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The number of travellers who want an aboriginal tourism experience in B.C. increases every year. (handout/cp)
The number of travellers who want an aboriginal tourism experience in B.C. increases every year. (handout/cp)

Bright future awaits for First Nations ‘cultural tourism’ Add to ...

Squamish First Nation Chief Ian Campbell, wearing a cedar strip headdress and a sea shell-covered vest that makes clicking noises every time he moves, earned a standing ovation in Namibia, Africa, last fall for his passionate, no notes invitation to book an authentic aboriginal travel experience in British Columbia.

Campbell had the more than 600 delegates at the Adventure Travel World Summit standing and clapping – calling for more of what B.C.’s aboriginal tourism supporters are calling a cultural, spiritual and meaningful tourism experience.

Keith Henry, Aboriginal Tourism Association of B.C.’s chief executive officer, says he’s had similar experiences in Australia and New Zealand, countries long considered innovators when it comes to developing aboriginal tourism markets, but it’s the Aussies and Kiwis who now are looking to B.C. for new ideas.

B.C.’s aboriginal-operated and supported tourism vision has enormous appeal to travellers who look to make a cultural connection beyond downtown shopping and afternoons on the beach, Mr. Henry said.

“These are people who wouldn’t come exclusively for an aboriginal experience, but they want to add it to their visit while they are here,” he said. “And it’s not just driving by a bunch of totems and saying, ‘Okay, that’s it.’”

Mr. Henry said the numbers of travellers wanting an aboriginal tourism experience in B.C. are increasing every year, and he believes it’s tied to the authenticity being offered travellers. Aboriginal tourism in B.C. earned $45-million last year, up from $20-million in 2012.

“We’ve been brought to Australia. We’ve been brought to New Zealand,” said Mr. Henry. “We’re being brought to the States and into Europe to explain how we’re developing aboriginal tourism. In Australia and New Zealand, the home of aboriginal tourism, a lot of that is government owned and government run. The benefits aren’t flowing back to the communities.”

“Ours is aboriginal owned and controlled,” Mr. Henry said.

On Vancouver’s north shore, the Tsleil-Waututh First Nation operates Takaya Tours, which offers nature experiences for travellers that includes guided salmon adventures, nature walks and traditional sea-going canoe voyages up Burrard Inlet and Indian Arm where the tourists do the paddling. But the traditional heavy wood-carved canoes have been modified to make the voyage a bit easier on travellers.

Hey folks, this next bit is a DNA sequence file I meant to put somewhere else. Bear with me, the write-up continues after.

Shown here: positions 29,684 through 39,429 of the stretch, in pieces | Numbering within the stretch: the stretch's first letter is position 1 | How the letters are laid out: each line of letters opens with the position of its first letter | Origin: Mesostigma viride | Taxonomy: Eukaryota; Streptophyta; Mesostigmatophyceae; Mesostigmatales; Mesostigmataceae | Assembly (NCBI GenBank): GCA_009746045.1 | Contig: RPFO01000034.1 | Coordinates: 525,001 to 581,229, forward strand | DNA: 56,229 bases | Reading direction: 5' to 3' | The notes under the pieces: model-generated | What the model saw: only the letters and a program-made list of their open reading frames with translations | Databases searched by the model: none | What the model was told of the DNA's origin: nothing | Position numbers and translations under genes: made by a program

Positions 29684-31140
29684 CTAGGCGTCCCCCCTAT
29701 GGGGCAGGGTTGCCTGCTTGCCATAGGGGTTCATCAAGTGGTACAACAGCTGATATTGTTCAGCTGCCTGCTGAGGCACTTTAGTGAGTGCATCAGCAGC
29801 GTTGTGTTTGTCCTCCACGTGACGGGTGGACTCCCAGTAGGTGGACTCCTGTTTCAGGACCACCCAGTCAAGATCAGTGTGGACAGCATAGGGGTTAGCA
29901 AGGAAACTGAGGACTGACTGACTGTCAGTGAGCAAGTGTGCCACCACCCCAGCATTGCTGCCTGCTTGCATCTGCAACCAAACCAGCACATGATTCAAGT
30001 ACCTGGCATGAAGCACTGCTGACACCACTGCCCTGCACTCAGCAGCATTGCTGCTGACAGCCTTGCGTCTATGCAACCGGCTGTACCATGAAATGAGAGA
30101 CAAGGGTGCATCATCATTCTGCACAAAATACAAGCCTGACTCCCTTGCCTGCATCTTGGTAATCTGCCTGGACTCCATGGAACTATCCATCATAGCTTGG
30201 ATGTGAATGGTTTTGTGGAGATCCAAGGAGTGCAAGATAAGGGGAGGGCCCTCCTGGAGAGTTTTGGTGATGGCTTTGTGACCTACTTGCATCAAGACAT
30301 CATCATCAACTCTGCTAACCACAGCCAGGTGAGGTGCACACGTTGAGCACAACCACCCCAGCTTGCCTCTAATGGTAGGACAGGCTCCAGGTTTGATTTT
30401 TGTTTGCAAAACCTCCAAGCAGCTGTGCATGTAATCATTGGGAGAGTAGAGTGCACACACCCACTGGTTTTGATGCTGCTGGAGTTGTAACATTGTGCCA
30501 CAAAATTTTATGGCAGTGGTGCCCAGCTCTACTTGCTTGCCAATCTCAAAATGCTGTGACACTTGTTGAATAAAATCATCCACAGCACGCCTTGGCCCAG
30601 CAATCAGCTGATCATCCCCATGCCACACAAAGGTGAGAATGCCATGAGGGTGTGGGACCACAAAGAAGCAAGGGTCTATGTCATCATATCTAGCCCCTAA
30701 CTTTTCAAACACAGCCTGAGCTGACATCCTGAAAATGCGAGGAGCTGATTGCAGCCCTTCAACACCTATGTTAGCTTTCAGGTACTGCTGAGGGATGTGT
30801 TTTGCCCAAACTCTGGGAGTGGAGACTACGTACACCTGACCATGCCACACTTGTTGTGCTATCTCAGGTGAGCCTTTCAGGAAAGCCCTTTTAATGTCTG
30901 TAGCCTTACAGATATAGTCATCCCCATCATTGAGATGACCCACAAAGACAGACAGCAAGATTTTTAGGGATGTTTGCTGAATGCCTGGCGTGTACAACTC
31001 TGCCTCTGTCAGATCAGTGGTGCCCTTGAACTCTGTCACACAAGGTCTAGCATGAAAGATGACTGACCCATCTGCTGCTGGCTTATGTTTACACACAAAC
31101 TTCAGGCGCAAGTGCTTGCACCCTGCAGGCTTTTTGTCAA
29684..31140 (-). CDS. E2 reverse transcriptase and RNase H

“They’ve made these fibreglass ones, because to row a traditional one would be backbreaking work,” said Henry. “It’s not for the faint of heart even with a fibreglass one. You actually get to hear what it meant to the people who lived there for thousands of years.”

Stanley Park’s Klahowya Village in Vancouver saw 70,000 visitors last year.

Aboriginal cuisine is offered at the Kekuli Café at West Bank, near Kelowna. Aboriginal Journeys at Campbell River on Vancouver Island offers grizzly bear and whale watching, and at Klemtu on the remote central coast visitors to Spirit Bear Lodge have the opportunity to see rare white spirit bears.

“One in four visitors from research we’ve got and been part of want an aboriginal experience,” Mr. Henry said. “How do we capture that? We’ve found a way to develop authentic aboriginal tourism where the communities are really engaged.”

He said much of his work in recent years has been convincing aboriginal communities to embrace tourism as an opportunity to showcase what he calls their cultural assets and make money without abusing their lands.

“When we talk about economic opportunities, this is about real jobs and a way that brings cultural revitalization forward,” said Henry. “It’s not just about pipelines and mines. This is actually something that communities kind of support without getting into a whole bunch of conflict.”

He said aboriginal tourism primarily involves allowing people from outside aboriginal communities to participate in their lives. It is nowhere near as drastic as giving up traditional territory for resource extraction, Henry said.

“People say, ‘Wow, we get to share our culture and people really want to hear about it.’”

Next month in Whistler, Henry’s aboriginal tourism association, hosts an international aboriginal tourism conference that will explore expanding aboriginal tourism globally. Delegates from across Canada and the United States are attending as well as others from South Africa, Australia, New Zealand, Mexico, Bulgaria and Namibia.

 

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